|R. F. A. Hoernlé (1880-1943)|
The following excerpt from Matter, life, mind, and God (1923) by Reinhold Friedrich Alfred Hoernlé was summarized by Iqbal in the second lecture of The Reconstruction of Religious Thought in Islam (1930-34).Now, the theory of “matter”—the “materialism” of common parlance—which we have to discuss and which we shall find reason to reject as untenable, is a particular theory of the nature of sense-objects and of their relation, on the one side, to the percipient’s mind, and, on the other, to “scientific objects.”
The essence of this theory is to be found in the following propositions:
(1) Sense-objects (colours, sounds, etc.) are “sensations” and, as such, states of the perceiver’s mind. They are “subjective.”
(2) By this classification of sense-objects as “mental states,” or “mental impressions,” they are, at once, excluded from Nature as “physical” (“material,” “objective”).
(3) Hence, they cannot be in any proper sense qualities of physical things (theory of “secondary qualities”: strictly, we should not say, “the sky is blue,” but, “it produces a blue sensation in our minds”).
(4) As mental states they are effects produced in us.
(5) The cause of these effects is matter, or material things, acting through our sense-organs, nerves, and brain on our minds.
(6) The manner of this causation is mechanical, i.e., by contact, or impact; hence the physical cause must possess the “primary qualities” of shape, size, solidity, resistance.
Two points, especially, stand out in this materialistic theory. The first is that the world of Nature is stripped of all sense-objects, of all colour, sound, smell, temperature, etc., which are all denied to Nature by being classed under the heading of “mind,” with the twofold result that (a) our ordinary way of speaking of perceptual objects and their qualities involves a complete illusion, and (b) that what remains of Nature must be conceived as consisting only of imperceptible entities, possessing only the primary qualities. The second point is a causal theory of perception: the sense-objects which we perceive are the effects produced in our minds by the action of the imperceptible entities on our sense-organs. In short, it is a theory, not merely of what Nature is, or is known to be, but also of what Nature does to the mind of the percipient.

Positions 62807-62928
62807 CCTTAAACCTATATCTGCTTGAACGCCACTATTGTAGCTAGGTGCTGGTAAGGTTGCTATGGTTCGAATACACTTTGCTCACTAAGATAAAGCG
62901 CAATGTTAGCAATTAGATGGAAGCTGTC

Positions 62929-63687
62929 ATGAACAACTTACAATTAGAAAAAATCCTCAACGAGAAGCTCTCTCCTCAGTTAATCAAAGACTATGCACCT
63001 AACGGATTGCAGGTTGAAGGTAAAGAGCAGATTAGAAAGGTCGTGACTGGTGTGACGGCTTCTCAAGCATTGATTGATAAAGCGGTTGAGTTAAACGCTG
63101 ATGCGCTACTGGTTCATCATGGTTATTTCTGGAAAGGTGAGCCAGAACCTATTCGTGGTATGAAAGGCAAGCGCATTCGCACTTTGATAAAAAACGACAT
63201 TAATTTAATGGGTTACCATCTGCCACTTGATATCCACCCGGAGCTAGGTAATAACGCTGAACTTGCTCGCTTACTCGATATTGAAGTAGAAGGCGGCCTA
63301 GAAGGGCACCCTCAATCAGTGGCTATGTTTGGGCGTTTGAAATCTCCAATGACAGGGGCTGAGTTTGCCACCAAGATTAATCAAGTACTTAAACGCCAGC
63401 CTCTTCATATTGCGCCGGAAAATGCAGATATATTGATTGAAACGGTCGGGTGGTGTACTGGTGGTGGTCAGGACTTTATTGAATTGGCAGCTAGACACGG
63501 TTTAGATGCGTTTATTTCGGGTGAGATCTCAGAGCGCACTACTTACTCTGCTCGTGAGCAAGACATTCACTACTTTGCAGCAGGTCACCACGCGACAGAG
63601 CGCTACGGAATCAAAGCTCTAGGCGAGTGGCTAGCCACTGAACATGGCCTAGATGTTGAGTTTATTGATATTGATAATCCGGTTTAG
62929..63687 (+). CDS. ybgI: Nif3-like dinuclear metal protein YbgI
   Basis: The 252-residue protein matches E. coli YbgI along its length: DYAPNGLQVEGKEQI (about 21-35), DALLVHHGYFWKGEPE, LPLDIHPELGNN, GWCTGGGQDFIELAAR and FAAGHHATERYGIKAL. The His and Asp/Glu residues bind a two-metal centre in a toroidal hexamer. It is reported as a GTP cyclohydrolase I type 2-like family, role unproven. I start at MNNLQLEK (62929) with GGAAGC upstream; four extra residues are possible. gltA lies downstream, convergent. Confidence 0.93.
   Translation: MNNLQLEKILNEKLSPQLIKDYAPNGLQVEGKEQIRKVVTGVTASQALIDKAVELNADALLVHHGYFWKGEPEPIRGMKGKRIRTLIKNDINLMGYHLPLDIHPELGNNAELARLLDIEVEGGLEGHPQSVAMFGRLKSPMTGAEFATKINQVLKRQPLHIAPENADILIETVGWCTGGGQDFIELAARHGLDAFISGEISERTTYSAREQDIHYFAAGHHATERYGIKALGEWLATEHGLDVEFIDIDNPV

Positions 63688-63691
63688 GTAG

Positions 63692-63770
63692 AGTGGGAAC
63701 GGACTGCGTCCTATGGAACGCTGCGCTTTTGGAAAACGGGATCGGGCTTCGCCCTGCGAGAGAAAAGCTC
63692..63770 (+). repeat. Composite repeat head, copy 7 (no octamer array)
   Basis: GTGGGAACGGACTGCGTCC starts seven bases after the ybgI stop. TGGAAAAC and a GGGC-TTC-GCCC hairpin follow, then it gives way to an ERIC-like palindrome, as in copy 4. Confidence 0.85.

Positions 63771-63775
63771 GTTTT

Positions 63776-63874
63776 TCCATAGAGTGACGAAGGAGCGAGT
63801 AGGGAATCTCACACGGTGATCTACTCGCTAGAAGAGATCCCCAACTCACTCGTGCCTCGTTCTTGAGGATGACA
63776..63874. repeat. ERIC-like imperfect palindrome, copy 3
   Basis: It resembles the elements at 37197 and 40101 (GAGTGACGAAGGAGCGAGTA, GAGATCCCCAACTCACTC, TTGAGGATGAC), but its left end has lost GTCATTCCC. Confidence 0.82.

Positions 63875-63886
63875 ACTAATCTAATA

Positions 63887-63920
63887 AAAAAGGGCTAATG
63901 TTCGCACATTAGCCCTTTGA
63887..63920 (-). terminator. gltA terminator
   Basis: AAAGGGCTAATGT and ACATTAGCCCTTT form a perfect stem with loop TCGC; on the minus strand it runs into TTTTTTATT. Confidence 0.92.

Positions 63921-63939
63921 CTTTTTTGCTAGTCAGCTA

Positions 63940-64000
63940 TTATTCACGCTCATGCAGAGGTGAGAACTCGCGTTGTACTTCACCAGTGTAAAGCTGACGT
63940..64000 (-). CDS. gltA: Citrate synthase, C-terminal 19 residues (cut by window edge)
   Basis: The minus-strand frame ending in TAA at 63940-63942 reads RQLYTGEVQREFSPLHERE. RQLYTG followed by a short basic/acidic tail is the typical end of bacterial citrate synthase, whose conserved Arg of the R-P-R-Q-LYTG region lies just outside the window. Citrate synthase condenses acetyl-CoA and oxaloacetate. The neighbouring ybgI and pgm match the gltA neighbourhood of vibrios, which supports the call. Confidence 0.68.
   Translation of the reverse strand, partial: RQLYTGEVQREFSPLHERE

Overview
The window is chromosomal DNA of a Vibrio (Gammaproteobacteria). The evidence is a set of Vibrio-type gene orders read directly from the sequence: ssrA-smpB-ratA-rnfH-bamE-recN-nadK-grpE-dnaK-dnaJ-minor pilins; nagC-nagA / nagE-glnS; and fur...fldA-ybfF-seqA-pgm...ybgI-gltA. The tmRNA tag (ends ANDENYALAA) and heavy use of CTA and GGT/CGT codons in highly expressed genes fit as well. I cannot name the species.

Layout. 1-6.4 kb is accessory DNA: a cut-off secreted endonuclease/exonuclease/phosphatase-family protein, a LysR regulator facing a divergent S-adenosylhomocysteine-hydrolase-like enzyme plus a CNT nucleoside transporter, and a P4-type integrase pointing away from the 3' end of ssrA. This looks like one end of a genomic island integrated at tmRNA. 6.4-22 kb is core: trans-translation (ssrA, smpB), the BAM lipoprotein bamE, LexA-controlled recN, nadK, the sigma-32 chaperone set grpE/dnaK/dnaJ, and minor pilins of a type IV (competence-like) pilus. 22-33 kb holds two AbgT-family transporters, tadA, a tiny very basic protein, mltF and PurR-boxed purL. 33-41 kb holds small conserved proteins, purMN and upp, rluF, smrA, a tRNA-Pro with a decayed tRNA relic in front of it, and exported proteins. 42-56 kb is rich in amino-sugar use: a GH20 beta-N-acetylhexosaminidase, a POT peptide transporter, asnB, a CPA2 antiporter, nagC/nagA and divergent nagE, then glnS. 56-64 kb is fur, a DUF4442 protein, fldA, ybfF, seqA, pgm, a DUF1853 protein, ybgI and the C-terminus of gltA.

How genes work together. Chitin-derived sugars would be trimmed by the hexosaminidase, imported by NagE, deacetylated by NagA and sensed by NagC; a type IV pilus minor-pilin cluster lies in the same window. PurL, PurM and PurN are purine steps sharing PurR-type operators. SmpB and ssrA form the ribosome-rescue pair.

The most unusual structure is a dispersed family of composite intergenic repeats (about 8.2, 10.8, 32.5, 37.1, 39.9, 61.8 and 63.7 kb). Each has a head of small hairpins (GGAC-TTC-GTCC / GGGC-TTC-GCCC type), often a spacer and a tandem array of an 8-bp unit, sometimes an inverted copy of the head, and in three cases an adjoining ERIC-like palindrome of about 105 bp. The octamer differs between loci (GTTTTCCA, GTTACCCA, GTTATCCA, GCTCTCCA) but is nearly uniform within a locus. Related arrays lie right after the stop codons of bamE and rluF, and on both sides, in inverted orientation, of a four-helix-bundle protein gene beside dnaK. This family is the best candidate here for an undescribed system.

The net result is that Nature is split in two. What we directly perceive (the tissue of sense-objects) is divorced from the realm of scientific objects, which latter now figure precariously as the hypothetical and unverifiable causes of the impressions in our minds.
Some physicists, straying into the field of philosophy of Nature, have endorsed this materialistic theory under the impression that it is at least in harmony with, if not actually implied by, the science of physics itself. But these adventurers are misguided. For, closely considered, nothing could well be less in harmony with this theory than the actual method of scientific investigation. As observer and experimenter, the physicist gets his evidence of what Nature is, and does, in the first instance through his senses. Yet, on the theory, this evidence consists of nothing but subjective impressions in his mind, and he is still separated from Nature by a gap which he can bridge only by means of a precarious hypothesis concerning the imperceptible Somewhat which may caused his sensations. In fact, were his practice not better than this theory, he could hardly move a step. Fortunately, in actual practice he forgets all about the theory and accepts all he observes as bona fide disclosures of Nature. He does not hamper himself by labelling “mental” whatever he perceives, and then guessing at the “physical” world “behind the veil.” He never thinks of sensations, but only of phenomena, and of what may be needed to explain them.